Because bisexuality, even within queer spaces, is often made invisible and erased, here I argue that bisexual literacy practices are also often similarly invisible and erased. Additionally, I ask that we consider bisexual survival and literacy in terms of age and sexual fluidity. Creating space for people to identify as queer throughout their lives—and to recognize sexual fluidity as an embodied literacy practice that challenges normativity—is, I argue, also necessary for survival. Yet as I tried to read myself queer later in life, the literacy practices that had once sustained me were no longer life-affirming. When even queer texts fail to sustain us, what options do we have for survival? How do we teach, how do we live, when we know that literacy and composition practices are often simultaneously a means of both survival and risk? In this essay, I interrogate how bisexual and later-in-life literacies challenge normative reading practices and contribute to queer literacies and possibilities for survival. I argue that we need more possibilities for bisexual and later-in-life reading and writing practices, both to affirm who we are and to help navigate the binaries that insist we deny part of our identities.
Keywords: bisexual literacies; later-in-life literacies; queer literacies; bisexual erasure and invisibility; survival; sexual fluidity
As a white cisgender woman who has long engaged with queer theory, but who did not experience same-sex attraction until my mid-30s, I have these past five years had a tenuous relationship with queer texts. Several years ago, I attended an Ally training for our entire composition program, the first LGBTQ-focused public space where I had to internally navigate the fact that others would not be reading me as queer—a shift in reading that was also new to me. I was in my late 30s, had been questioning my sexuality for about three years, and had only recently come out to myself as bisexual. The literacy practices surrounding me did not complicate a reading that I could be anything other than straight, as all the oral and written texts for the training—aimed to serve the traditionally-aged students at our college—seemed to assume that anyone who was not already out was attending in the role of a straight ally. At the end of the training, we were all given Ally cards. While the trainer acknowledged the problematic guarantees of safe spaces, we were asked to post these cards in our offices—a textual artifact that would indicate to others how they should read us. Obediently, I taped the Ally card on my office wall. I hated that card.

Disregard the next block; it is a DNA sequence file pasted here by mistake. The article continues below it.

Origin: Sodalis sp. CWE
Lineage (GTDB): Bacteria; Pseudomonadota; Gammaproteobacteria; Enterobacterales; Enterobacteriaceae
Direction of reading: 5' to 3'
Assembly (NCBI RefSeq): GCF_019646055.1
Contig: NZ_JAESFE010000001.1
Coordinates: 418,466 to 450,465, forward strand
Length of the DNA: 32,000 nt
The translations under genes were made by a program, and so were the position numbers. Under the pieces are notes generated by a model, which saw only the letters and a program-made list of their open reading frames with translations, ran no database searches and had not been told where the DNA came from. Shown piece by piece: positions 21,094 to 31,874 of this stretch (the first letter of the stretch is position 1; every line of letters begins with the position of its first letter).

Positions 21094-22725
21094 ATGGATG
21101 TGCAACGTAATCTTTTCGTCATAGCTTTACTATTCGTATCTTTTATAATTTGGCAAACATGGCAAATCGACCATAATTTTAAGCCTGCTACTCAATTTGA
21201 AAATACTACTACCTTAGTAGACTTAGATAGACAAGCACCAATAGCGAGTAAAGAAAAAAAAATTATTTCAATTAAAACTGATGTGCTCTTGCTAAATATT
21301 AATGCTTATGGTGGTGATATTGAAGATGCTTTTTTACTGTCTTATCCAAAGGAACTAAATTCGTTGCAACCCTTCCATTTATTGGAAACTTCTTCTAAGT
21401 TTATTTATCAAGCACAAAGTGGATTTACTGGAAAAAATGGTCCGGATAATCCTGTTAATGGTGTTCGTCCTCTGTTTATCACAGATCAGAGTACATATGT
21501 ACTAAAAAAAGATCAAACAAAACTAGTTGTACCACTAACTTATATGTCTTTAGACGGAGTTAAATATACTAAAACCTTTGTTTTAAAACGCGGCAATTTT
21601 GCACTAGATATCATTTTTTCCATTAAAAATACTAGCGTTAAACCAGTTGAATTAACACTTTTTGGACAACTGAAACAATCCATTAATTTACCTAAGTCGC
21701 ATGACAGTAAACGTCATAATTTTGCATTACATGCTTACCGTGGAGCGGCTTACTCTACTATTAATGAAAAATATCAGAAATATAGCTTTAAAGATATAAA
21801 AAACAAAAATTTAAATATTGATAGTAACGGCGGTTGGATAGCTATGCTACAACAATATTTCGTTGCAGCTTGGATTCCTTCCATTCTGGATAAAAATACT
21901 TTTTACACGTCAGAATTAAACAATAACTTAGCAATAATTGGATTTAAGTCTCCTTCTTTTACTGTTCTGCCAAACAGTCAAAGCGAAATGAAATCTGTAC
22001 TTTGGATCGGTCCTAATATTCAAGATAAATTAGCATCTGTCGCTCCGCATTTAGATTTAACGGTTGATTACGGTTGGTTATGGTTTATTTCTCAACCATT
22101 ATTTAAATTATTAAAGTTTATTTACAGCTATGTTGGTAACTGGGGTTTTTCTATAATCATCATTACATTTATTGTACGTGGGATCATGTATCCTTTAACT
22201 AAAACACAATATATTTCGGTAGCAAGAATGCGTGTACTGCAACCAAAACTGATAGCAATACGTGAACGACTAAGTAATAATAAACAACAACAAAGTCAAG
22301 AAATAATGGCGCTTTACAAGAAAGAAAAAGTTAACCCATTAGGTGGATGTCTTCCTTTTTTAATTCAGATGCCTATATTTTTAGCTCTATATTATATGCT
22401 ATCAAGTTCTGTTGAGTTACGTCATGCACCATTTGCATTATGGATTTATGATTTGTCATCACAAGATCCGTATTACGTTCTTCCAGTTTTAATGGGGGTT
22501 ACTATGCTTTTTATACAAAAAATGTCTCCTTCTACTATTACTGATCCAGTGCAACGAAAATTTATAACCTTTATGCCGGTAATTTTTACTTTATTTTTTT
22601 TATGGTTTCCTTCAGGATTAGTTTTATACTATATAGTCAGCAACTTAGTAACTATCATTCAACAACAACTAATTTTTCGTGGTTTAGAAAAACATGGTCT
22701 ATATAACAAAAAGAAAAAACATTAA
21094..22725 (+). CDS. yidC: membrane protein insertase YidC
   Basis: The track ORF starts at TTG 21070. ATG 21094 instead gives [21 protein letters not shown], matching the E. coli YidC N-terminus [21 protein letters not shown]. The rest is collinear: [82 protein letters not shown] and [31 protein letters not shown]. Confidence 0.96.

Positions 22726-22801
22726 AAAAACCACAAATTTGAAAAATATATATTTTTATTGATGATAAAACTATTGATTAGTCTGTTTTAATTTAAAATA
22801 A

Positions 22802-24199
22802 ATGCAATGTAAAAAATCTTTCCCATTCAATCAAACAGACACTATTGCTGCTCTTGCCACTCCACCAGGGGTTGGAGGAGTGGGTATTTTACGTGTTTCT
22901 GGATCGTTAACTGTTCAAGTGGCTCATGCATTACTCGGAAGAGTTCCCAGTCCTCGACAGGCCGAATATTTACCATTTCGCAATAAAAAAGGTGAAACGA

Each day that Ally card on my wall seemed to advertise and reinforce my perceived heterosexuality at a time when I was desperately wanting people to recognize the person I was becoming and the struggle I was experiencing as I tried to read/find myself in queer texts. Finally, I turned the card over to the side simply advertising our campus gender identity and sexual orientation center—a space I did not feel I could enter, as all the posters and images of that space featured traditionally-aged college students. Both sides of the card seemed to push me away yet provided me no place to go. Other everyday texts also became painful to read. Posters for the queer student union and LGBTQ young adult novels, while so crucial to the survival of queer youth, seemed to communicate that I had come out too late in life to "count" as queer unless I left my heteronormative family. And if there were similar texts intentionally designed for those of us experiencing sexual fluidity later in life, they were invisible to me.
In an effort to seek something besides youth-based texts, I began reading books focused on bisexuality. Yet to my dismay, all the texts I happened to read focused on exclusionary practices bisexuals face within queer spaces. Rather than being welcomed into queer communities, I learned from these texts that bisexuals are often read with suspicion, accused of simply wanting to maintain heteronormative privilege. Eventually, I stopped reading. It seemed as though the queer theory that once nourished me no longer seemed to want me once I began identifying as bisexual. Instead, I needed texts that would both allow me to read myself as queer later in life and provide a positive, affirming description of bisexuality.